Plagiarism. A word often feared by many a student writing an essay or project for fear of getting caught in the act. Although many of us may like to think we are above such unethical practices, many students today seem to either ignore or not understand the potential consequences, with over 50% of students out of 63,000 undergraduates admitting to some form of journalistic misconduct. Whether that be improper citation, copy and pasting, or even turning in entire assignments that aren’t theirs. It’s become apparent that today’s students don’t see the negatives or the immoralities of plagiarism, and how it could affect them in the future. Plagiarism is an unethical, fraudulent act, and students should be properly educated to take the act and its consequences seriously.
In an article written by Emily Strossburg, “Plagiarism destroys credibility”, she discusses the moral quandaries of plagiarism, stating that it is an unethical practice akin to stealing, since plagiarism is the taking of another person’s work without proper credit. I completely agree, plagiarism is an act of academic dishonesty, and in doing it, you are only inhibiting yourself from learning the necessary skills to write a properly worded and researched essay that will be of to you in the future, only serving as a temporary solution.
Moreover, she discusses the often-overlooked consequences of plagiarism, even giving an example of a man running for governorship who had do resign due to allegations of plagiarizing from a writing foundation in his youth. While this event is an outlier in terms of the grandiosity of its consequences, it is still able properly illustrate to possible harshness of the drawbacks and punishments associated with plagiarism.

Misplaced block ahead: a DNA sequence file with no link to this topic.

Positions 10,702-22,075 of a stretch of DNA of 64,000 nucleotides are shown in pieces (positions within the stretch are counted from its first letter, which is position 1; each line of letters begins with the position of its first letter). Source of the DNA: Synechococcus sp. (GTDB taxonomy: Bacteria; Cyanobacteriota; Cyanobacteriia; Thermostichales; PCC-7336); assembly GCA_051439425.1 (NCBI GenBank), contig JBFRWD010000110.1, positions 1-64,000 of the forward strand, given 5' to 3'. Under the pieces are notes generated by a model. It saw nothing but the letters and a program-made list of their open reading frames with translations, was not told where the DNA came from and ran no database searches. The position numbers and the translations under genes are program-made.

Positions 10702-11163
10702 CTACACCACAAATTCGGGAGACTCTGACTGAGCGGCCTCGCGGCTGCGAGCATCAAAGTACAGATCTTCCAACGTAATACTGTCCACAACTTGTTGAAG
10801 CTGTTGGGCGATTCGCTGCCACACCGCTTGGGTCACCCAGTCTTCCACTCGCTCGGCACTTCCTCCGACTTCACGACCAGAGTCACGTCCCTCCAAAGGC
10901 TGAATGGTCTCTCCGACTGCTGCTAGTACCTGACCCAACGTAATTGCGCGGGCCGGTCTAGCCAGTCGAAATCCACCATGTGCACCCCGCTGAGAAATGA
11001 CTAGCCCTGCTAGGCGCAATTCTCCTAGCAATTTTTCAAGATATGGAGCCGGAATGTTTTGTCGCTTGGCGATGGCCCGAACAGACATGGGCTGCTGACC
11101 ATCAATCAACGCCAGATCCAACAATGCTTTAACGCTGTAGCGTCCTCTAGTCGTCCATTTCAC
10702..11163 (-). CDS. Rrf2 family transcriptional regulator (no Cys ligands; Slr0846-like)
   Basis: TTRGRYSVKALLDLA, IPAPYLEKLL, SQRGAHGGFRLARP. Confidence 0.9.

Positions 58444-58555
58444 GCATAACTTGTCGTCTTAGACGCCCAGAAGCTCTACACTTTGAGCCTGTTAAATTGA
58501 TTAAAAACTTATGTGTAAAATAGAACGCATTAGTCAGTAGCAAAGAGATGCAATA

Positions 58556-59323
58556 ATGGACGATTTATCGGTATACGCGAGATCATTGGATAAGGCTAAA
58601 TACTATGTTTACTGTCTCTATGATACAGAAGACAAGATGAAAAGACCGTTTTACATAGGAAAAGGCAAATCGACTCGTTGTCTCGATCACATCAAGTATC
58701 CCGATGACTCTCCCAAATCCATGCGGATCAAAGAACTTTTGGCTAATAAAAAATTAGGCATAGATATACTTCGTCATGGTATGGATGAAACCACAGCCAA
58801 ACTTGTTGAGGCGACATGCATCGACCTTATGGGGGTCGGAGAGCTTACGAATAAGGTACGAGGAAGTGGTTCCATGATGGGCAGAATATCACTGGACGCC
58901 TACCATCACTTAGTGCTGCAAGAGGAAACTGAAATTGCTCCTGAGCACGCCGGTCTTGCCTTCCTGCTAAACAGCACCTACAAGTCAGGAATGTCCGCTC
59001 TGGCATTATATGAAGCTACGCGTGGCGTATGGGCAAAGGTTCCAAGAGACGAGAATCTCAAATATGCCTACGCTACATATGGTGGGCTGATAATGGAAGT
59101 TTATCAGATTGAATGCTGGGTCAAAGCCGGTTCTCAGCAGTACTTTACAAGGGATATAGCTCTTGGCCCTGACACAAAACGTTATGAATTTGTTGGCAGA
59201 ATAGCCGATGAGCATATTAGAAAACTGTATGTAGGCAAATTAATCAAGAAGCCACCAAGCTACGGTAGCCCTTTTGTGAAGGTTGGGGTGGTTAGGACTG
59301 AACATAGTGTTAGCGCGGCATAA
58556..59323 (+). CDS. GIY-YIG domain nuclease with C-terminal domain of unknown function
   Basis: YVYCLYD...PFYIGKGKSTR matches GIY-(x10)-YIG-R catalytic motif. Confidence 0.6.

Showing how what could seem like a small one-time mistake can propel itself into your future career, possibly tarnishing your reputation, and making it difficult to succeed in a professional environment if word gets out. The severity of the consequences is something that students today are not properly educated on, which Emily Strossburg also discusses.
Something that she failed to mention however, is the ability use of modern technology and applications to discourage and prohibit plagiarism in new generations of students.
Websites such as Turnitin.com allow for word documents to be scanned for any discrepancies, with the website having a database of thousands of academic works to compare the student’s work to. Making sure that the student faces the necessary consequences if caught, or even letting them rework their essay to include more original material. If these programs are used early on in a student’s life, and it’s use mandated on the assignments that they complete; hypothetically, students would be discouraged early on from committing plagiarism.
Since their grades would directly correlate with the amount of plagiarism found in their assignments (Turnitin.com offers a percentage of plagiarism for each paper that is scanned) they would be able to see how it affects their performance. By setting up that notion early on, it can stop students from plagiarizing in the future, where the consequences would be more severe (expulsion from their institution, fired from job).
To conclude, plagiarism is a serious academic offense with harsh consequences that can be blown up into great proportions in the future. Although it can be easy to slip into that bad habit, educating students on the consequences of plagiarizing, and using tools to help detect it in student’s work can help dramatically decrease the number of students that intentionally take others work for themselves. Potentially even eliminating the wider problem of academic dishonesty as new generations of students come along.